Does barefoot running cause calf pain?

Does barefoot running cause calf pain?Thanks to Frédérik Sisa, for asking me to answer a few questions about barefoot running on his site, The Front Page Online.

I want to highlight a point that I make in the interview, because I think it’s under-appreciated and under-discussed in the barefoot community.

For example:

If you haven’t been barefoot in a while – especially if you want to explore barefoot running – you probably are not used to using your muscles in the way that barefooting will demand.

Sometimes this means that the transition to barefoot may  require strengthening. More often it means simply paying attention to your body, finding the comfortable way to move that doesn’t require extra effort (that is, I would focus on moving with less effort before trying to get stronger).

The key point I want to emphasize is use less effort.

Most people think that calf or Achilles pain is simply part of the transition process from running in shoes to running barefoot, that the cause is previous underuse, and that the solution is to get stronger.

I disagree.

More often than not, calf or Achilles pain is from using those muscles/tendons more than necessary, not that they’ve been weakened by wearing shoes for some amount of time.

If, when you land, you reach out with your foot (overstriding), you use your calf and Achilles to decelerate. Sure, getting freakishly strong may make that easier to do, but the correct solution is to “stop putting on the brakes” when you land by stopping your overstriding and, instead, placing your foot more “underneath your body.”

Similarly, if you remove your foot from the ground by pushing off with your toes, you’re essentially doing bodyweight calf raises every time you take a stride… and even a short run would be more than your body can handle. Again, the solution isn’t to hit the weight room and improve your calf raise strength. It’s to LIFT your foot off the ground (instead of pushing) by flexing at the hip. If you imagine what happens if a bee would sting your foot… you wouldn’t try to push away from the ground, you would reflexively (faster and easier) pull your foot from the ground with a hip flex.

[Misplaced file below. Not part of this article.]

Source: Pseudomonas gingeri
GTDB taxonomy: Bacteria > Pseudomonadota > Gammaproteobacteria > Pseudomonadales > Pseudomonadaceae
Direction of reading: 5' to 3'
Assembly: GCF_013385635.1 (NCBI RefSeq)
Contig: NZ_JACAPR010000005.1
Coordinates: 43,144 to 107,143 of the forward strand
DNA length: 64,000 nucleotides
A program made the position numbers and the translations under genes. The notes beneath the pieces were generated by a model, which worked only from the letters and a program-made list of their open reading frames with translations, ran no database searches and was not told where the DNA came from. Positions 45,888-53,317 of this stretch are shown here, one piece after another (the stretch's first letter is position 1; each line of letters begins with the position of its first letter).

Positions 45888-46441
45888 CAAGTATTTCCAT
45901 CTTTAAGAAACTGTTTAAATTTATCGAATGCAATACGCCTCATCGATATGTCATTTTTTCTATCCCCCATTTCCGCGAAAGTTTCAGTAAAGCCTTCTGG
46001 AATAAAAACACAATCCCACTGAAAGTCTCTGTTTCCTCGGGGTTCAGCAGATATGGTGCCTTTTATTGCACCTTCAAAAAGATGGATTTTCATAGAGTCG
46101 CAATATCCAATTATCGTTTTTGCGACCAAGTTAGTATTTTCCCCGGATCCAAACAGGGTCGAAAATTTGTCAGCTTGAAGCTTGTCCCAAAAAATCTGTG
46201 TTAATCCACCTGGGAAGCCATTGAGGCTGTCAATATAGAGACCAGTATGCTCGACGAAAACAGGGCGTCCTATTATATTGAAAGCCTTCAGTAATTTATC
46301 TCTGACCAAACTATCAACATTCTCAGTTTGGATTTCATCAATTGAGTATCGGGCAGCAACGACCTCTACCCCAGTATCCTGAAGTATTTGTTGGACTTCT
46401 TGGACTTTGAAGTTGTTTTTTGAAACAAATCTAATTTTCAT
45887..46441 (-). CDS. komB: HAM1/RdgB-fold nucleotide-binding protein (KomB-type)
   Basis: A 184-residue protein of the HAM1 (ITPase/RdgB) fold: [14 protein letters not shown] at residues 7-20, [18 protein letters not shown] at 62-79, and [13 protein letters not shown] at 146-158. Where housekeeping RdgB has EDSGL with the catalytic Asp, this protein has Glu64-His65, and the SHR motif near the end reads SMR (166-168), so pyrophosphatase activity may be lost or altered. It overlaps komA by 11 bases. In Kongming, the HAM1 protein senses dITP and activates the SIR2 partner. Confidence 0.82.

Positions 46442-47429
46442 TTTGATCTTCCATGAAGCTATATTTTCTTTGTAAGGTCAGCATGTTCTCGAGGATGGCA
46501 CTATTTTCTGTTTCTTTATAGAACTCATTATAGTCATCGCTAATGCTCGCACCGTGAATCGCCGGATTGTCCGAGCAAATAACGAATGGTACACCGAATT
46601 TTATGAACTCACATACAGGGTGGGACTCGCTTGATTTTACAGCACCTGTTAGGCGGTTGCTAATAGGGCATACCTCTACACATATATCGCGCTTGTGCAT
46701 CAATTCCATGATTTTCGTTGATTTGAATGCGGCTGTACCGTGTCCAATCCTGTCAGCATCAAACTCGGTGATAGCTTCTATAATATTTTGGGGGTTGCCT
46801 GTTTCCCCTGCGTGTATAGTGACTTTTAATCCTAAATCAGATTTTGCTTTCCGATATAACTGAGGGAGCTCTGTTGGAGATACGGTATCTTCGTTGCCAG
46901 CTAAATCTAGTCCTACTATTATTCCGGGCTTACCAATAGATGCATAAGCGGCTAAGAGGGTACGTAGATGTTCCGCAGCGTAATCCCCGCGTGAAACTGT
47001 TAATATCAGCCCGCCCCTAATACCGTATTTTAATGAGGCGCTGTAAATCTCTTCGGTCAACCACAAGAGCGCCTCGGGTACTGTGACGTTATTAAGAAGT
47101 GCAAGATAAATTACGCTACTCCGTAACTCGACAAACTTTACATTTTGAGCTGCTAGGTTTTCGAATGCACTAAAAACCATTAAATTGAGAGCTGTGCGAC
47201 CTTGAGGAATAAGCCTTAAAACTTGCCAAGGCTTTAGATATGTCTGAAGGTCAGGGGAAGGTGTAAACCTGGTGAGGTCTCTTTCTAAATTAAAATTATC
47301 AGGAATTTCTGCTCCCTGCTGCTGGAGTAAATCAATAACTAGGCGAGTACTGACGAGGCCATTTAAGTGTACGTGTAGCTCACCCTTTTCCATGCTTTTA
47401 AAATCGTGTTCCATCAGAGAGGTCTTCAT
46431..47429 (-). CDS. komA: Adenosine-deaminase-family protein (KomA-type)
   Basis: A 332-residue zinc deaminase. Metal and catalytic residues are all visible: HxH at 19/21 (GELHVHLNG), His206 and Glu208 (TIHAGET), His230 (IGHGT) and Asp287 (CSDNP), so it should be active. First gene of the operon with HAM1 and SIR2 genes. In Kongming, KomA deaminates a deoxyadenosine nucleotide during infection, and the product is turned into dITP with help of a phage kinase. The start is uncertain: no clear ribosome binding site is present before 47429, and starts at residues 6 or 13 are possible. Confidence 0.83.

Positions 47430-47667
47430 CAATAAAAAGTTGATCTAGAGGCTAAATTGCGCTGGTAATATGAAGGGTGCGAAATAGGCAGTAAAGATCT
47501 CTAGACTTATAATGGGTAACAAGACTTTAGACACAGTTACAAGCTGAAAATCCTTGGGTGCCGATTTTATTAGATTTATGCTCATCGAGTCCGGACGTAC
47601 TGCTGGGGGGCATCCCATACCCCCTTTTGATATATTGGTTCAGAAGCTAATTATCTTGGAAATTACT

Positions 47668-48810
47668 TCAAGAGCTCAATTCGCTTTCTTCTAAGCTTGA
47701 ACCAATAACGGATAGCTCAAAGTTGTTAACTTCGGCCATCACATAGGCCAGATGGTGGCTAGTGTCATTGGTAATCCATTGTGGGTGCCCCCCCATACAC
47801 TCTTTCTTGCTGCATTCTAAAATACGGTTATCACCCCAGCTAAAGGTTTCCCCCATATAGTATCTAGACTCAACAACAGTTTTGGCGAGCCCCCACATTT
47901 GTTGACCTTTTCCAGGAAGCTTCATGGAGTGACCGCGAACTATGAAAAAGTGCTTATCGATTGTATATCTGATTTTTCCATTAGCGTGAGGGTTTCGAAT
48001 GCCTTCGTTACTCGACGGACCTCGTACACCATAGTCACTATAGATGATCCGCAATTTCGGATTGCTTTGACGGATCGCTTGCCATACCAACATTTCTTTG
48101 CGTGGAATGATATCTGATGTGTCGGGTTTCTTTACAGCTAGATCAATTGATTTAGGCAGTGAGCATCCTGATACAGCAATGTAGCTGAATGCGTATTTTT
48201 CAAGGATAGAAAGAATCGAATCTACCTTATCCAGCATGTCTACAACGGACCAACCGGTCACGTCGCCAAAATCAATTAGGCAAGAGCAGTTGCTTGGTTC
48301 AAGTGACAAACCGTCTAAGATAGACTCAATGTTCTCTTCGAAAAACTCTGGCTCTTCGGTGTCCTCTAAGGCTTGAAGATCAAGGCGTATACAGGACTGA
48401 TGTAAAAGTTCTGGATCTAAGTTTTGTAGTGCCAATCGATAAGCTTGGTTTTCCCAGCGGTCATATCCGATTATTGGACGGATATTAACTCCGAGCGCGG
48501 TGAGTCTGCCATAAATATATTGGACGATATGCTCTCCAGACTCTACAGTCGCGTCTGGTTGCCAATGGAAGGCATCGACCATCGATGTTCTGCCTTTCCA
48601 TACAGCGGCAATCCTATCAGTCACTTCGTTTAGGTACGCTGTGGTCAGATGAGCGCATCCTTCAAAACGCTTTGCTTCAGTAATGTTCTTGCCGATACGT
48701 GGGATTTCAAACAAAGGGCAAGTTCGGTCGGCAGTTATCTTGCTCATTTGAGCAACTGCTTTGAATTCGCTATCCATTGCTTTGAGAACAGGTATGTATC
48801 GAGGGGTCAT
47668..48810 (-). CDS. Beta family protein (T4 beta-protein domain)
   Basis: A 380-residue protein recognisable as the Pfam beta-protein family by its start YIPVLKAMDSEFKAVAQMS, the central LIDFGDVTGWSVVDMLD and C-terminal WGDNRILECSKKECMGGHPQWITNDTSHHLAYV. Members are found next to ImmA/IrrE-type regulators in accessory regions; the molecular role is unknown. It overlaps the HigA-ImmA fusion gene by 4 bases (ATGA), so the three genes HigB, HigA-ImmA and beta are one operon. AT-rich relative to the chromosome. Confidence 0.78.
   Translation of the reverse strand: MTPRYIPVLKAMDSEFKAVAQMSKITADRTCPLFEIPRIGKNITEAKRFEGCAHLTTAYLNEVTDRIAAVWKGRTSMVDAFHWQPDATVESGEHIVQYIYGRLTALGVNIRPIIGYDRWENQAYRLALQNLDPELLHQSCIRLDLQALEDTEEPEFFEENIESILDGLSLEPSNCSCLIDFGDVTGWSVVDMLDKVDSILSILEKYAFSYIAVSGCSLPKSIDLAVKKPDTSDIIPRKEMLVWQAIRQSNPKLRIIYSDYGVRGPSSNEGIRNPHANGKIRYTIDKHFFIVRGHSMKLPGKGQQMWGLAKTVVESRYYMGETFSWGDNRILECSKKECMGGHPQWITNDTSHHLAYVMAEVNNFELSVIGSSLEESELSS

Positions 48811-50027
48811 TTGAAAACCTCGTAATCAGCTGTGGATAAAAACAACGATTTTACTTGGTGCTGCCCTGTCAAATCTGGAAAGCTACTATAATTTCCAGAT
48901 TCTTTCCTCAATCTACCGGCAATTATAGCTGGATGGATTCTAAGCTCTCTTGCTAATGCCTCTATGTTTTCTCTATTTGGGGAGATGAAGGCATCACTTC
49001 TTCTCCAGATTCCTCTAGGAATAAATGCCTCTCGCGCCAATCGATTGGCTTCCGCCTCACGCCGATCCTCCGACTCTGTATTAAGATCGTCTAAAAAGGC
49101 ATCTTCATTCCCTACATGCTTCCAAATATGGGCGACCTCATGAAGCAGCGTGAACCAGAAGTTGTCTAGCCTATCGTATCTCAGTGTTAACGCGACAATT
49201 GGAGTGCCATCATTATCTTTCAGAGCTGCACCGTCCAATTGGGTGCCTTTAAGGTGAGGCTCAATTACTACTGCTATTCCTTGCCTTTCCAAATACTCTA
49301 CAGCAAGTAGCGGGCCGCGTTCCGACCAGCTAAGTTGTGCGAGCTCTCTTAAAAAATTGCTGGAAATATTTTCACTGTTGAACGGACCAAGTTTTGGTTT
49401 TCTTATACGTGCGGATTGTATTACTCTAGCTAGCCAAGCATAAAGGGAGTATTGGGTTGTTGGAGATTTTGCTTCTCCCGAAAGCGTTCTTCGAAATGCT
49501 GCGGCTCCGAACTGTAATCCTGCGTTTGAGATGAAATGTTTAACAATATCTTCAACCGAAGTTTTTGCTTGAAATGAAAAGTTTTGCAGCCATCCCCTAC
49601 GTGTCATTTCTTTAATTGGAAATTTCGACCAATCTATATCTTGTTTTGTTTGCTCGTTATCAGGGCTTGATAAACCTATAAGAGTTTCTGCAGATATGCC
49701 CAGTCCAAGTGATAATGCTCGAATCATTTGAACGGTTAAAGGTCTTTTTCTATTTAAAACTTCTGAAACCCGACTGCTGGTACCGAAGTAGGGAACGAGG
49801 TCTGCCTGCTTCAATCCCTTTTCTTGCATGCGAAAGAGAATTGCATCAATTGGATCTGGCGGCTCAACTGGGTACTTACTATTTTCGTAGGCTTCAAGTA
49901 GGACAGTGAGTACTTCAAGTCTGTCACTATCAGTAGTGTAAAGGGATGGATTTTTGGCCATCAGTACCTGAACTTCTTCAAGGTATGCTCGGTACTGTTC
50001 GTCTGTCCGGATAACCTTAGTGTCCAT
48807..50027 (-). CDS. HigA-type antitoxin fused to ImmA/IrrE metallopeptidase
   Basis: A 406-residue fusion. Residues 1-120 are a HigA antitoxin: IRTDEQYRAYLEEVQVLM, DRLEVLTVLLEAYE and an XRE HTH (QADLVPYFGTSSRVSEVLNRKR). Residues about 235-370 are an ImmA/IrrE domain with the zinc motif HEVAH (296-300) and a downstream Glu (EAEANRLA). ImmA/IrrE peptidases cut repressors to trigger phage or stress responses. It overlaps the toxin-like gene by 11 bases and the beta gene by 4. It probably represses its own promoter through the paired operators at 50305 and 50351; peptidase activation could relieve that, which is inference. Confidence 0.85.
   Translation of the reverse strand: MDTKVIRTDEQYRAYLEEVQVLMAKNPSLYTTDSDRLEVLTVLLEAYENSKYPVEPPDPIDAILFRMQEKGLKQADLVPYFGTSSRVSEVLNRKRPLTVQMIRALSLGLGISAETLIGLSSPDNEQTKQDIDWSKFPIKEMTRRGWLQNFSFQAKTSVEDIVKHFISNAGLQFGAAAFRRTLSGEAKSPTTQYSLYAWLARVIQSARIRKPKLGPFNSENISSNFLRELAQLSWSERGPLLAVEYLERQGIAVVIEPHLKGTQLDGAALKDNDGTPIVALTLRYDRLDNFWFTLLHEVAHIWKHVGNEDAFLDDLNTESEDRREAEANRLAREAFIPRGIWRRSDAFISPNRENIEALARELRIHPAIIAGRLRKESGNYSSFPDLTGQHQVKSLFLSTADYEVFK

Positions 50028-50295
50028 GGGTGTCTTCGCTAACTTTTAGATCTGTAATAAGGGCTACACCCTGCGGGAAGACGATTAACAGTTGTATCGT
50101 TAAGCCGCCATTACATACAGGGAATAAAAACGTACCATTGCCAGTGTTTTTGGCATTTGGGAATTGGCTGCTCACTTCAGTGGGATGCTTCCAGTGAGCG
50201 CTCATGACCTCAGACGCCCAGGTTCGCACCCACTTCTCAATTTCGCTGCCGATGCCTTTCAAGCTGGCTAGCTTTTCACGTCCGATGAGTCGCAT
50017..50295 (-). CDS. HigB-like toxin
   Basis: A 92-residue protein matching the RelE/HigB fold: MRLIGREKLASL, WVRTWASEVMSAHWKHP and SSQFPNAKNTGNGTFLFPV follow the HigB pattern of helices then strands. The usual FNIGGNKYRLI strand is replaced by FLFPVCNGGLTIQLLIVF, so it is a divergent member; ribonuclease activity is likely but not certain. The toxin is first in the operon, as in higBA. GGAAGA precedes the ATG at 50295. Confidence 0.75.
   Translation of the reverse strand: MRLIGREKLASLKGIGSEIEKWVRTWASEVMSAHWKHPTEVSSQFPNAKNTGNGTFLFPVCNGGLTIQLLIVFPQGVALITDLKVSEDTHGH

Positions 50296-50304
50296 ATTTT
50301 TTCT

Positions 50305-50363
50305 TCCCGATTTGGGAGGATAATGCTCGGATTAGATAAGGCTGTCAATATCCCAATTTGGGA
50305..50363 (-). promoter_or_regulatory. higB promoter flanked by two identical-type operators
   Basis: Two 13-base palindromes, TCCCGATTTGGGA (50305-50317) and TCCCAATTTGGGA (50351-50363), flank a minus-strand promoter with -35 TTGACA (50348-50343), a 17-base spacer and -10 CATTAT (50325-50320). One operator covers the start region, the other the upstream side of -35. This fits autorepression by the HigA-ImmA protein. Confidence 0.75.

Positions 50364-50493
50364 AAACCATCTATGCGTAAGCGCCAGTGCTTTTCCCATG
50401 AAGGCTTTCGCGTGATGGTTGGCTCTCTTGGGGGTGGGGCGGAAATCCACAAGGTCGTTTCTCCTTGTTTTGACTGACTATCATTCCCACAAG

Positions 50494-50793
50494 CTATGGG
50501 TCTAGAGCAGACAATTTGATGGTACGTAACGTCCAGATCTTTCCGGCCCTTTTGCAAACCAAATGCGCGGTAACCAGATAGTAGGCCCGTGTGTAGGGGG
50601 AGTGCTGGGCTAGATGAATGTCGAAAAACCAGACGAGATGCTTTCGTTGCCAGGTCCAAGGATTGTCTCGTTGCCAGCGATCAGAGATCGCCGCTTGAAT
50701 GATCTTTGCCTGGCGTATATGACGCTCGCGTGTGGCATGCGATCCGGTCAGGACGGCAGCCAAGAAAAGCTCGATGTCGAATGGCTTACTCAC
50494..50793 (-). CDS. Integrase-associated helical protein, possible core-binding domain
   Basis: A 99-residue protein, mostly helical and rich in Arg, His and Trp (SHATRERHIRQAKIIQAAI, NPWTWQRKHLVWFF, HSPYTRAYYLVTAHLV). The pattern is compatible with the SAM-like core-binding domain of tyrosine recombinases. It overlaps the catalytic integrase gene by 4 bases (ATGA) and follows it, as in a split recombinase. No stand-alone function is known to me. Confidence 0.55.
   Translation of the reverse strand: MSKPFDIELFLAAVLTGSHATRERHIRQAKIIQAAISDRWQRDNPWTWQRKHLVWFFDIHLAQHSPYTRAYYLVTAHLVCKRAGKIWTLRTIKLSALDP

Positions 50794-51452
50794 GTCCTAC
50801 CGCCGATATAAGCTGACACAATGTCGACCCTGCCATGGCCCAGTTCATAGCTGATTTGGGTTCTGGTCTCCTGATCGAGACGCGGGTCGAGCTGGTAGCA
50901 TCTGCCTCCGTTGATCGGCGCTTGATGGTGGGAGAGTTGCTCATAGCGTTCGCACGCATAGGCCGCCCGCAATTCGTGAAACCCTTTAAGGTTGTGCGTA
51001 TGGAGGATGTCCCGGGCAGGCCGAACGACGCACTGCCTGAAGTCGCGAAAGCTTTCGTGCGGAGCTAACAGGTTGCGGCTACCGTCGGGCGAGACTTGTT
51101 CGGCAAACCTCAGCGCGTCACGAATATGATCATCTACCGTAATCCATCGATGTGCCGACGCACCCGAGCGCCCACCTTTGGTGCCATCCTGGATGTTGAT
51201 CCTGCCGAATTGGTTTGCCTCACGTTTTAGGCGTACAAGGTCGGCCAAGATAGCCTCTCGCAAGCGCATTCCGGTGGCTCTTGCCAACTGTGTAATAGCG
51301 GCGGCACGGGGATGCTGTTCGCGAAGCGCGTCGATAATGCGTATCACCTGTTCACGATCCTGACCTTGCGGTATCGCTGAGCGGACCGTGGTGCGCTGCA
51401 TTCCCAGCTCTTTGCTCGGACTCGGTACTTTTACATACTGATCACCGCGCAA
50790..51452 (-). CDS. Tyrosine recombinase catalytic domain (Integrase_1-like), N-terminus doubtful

In order to use less effort, you’ll probably have to start with less running. That’s fine. By the time you figure out how to make things easier, you probably will have gained any extra strength that you may need, if any.

Remember my barefoot running mantra: “How can I make this lighter, easier, and MORE FUN?”

  • László Huszár

    Thank you! I allways try to run smoother, lighter, using the less power. But i am a trail runner, and it is not as easy. Yes, leaning forward, and using gravity also works in uphills, even the stepest ones, but there are also used the lower leg muscles much more than running on flat. Some advice?

    • It’s really the same advice: see how much you can relax… use your WHOLE leg (including your knees and hips), not just your ankles/calves.

      That said, climbing hills is definitely more about strength than running on a flat… in fact, I call our sprinting hill workouts “Poor Man’s Gym Runs”. 😉

  • Cossack-HD

    Pfffft, I can run 2 miles in my vibrams without my heels touching the ground even once, it’s something like a mix of plantigrade and digitigrade movement styles, knees always slightly bent and even toes are utilized to push my legs forward at the end of each step. Can’t say it didn’t require a lot of hard training, I could barely walk down the stairs the next day after each run, but it was worth it. My cardio usually limits me more than muscle strength when taking long strides and running faster, but it took half a year to get proficient in barefoot running..

    It’s good to know that there is more efficient adaptation method though, but I’m afraid, it’s too late reading this. Still, I’ll try to make a good use of this info. Thank you!